Readers, have anything to say about this?

19 Responses to “Little Things Doth Crabby Make Part V. Oracle Professionals Have No Experience Beyond Oracle. Didn’t You Know That?”


  1. 1 Tim hall July 2, 2008 at 8:48 pm

    I had no idea I was using such a useless database engine. Lucky for me I only wasted 14 years of my life. It could have been a lot worse. I shall endeavor to ditch Oracle and switch to one of the myriad of competitors that do everything better and have no drawbacks at all.

    Please thank Max Kanat-Alexander for bringing this to my attention. Thank you Kevin for passing on these words of wisdom.

    Where would we be without reasoned and unbiased arguments… 🙂

    Cheers

    Tim…

    PS. I like Bugzilla. I use it all the time with a mySQL back end. 🙂

  2. 2 dhoogfr July 2, 2008 at 8:56 pm

    Would it make any difference to him if we did?
    In dutch we have an expression: wat baten kaars en bril als de uil niet ziene wil.
    I believe the english equivalent is “You can lead a horse to water, but you cannot make it drink”

  3. 3 kevinclosson July 2, 2008 at 9:08 pm

    Tim,

    It took me four years from 1986 to become less biased…biased that Informix was better (on Unix/Xenix) than Oracle was. All those 12-step programs are behind me now.

  4. 4 Tim Gorman July 2, 2008 at 9:31 pm

    FWIW, here is a partial rebuttal to Max’s assertion that “subtracting a month from 29-Mar 2007 gives 29-Feb 2007 in Oracle, which is a date that doesn’t exist”…

    SQL> select add_months(to_date(’29-MAR-2007′,’DD-MON-YYYY’), -1)
    2 from dual;

    ADD_MONTH
    ———
    28-FEB-07

    Not sure what Max was doing, but it’s pretty clear the problem is EBKAC…

    Also FWIW, I worked extensively on Informix C-ISAM (non-SQL) starting in 1984, then moved to UNIFY (SQL-based) in 1985, B-Trieve (non-SQL) in 1987, VMS RMS (non-SQL) starting in 1987, Sybase v4.x (SQL-based) in 1989, Ingres (SQL-based) in 1990, Oracle (SQL-based) starting in 1990, DB2 and SQL Server along the way too. I work entirely on Oracle these days because it pays — no religion, no bias, no passion — just trying to pay bills.

  5. 5 Gary July 2, 2008 at 10:57 pm

    I moved from Ingres to Oracle. There were things about Ingres I preferred over Oracle, and vice versa.
    The problem with focusing on the ‘SQL syntax’ level is that it misses out on differences in the underlying engine regarding concurrency/consistency/scalability mechanisms, which aren’t obvious when doing a conversion from one DB to another (ie they don’t throw out syntax errors).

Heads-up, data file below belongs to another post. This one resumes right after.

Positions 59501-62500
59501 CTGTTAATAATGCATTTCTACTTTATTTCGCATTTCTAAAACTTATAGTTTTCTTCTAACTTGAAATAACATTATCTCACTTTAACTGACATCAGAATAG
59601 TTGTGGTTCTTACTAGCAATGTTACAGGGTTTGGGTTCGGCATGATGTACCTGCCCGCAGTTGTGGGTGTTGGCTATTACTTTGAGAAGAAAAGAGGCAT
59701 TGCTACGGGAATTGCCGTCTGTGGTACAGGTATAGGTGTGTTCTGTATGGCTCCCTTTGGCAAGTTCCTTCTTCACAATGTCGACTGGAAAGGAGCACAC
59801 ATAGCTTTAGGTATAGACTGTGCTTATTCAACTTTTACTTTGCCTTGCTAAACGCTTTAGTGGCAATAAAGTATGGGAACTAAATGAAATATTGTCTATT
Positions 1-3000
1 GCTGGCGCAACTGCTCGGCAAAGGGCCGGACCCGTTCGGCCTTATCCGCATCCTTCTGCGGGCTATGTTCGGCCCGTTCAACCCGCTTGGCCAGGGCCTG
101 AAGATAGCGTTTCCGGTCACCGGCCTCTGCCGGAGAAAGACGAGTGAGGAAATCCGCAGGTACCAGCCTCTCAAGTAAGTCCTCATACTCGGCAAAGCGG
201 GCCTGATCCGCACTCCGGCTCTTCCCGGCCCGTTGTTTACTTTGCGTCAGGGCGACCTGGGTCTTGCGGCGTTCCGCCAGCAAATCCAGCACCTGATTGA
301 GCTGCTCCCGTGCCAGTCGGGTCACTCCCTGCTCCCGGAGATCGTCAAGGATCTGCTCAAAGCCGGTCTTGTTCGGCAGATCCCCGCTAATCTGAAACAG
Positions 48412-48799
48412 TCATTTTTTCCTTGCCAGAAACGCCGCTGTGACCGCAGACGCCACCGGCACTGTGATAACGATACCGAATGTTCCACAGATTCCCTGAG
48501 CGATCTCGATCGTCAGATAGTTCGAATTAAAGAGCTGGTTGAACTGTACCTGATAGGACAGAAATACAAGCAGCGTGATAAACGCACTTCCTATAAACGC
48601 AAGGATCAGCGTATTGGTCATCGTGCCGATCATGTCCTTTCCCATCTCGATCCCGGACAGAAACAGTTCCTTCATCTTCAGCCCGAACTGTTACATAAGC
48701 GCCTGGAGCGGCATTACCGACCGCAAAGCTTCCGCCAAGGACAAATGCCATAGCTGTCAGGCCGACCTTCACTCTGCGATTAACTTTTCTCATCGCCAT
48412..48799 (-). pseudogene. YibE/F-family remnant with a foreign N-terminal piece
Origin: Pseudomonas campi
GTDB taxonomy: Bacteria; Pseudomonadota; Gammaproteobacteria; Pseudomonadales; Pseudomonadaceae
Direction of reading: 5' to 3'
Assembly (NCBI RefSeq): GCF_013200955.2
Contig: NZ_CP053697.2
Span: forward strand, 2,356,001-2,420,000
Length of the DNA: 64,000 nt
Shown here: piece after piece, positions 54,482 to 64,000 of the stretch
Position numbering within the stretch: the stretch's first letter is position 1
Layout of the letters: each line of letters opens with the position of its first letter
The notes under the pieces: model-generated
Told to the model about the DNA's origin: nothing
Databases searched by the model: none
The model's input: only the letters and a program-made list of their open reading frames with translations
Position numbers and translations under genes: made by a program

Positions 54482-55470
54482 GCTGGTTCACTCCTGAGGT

6. 6 Greg Rahn July 3, 2008 at 6:08 am

    If you have 1000 values in your in list, let alone multiple in lists of 1000 values concatenated with an OR, you should seriously consider using a temporary table and using a join. Even MySQL has had them since version 3.23.

  7. 7 Rob van Wijk July 3, 2008 at 6:28 am

    Tim,

    I think Max was doing this:

    SQL> select date ‘2007-03-29’
    2 , interval ‘1’ month
    3 from dual
    4 /

    DATE’2007-03-29′ INTERVAL’1’MONTH
    ——————- —————————
    29-03-2007 00:00:00 +00-01

    1 row selected.

    SQL> select date ‘2007-03-29’
    2 – interval ‘1’ month
    3 from dual
    4 /
    – interval ‘1’ month
    *
    ERROR at line 2:
    ORA-01839: date not valid for month specified

    Regards,
    Rob.

  8. 8 Oracle Support July 3, 2008 at 2:20 pm

    I provide Oracle applications support and software to all of my clients. With regards to your blog. I have been using Oracle for many years now and the reason that i am still using it because i think apart from theodd problems (coding and script) i still think it is the best database engine outthere. The scope of the possibilities are endless and if you take time to get the coding right and look at the script in detail you will be able to see the possiblities.

    What do you guys think in regards to: Bugzilla?

  9. 9 Robert Klemme July 3, 2008 at 2:47 pm

    I left a comment over there. After all, DB independence is a myth (see Tom Kyte for example). Apparently Max is grumpy because Oracle made his life harder than expected. Presumably he was not prepared to expect differences in light of an existing standard… Welcome to reality!

  10. 10 Chris July 3, 2008 at 3:49 pm

    looks like he missed a few,

    oracle has a hard limit of 1000 columns per table, honestly how am I to impliment my generic concrete elephant datamodel with this kind of limitation?

    When I take the code I developed an performance tuned on SQL Server/Mysql/Sybase/whatever and run it in Oracle its really slow and buggy this is because oracle is crap.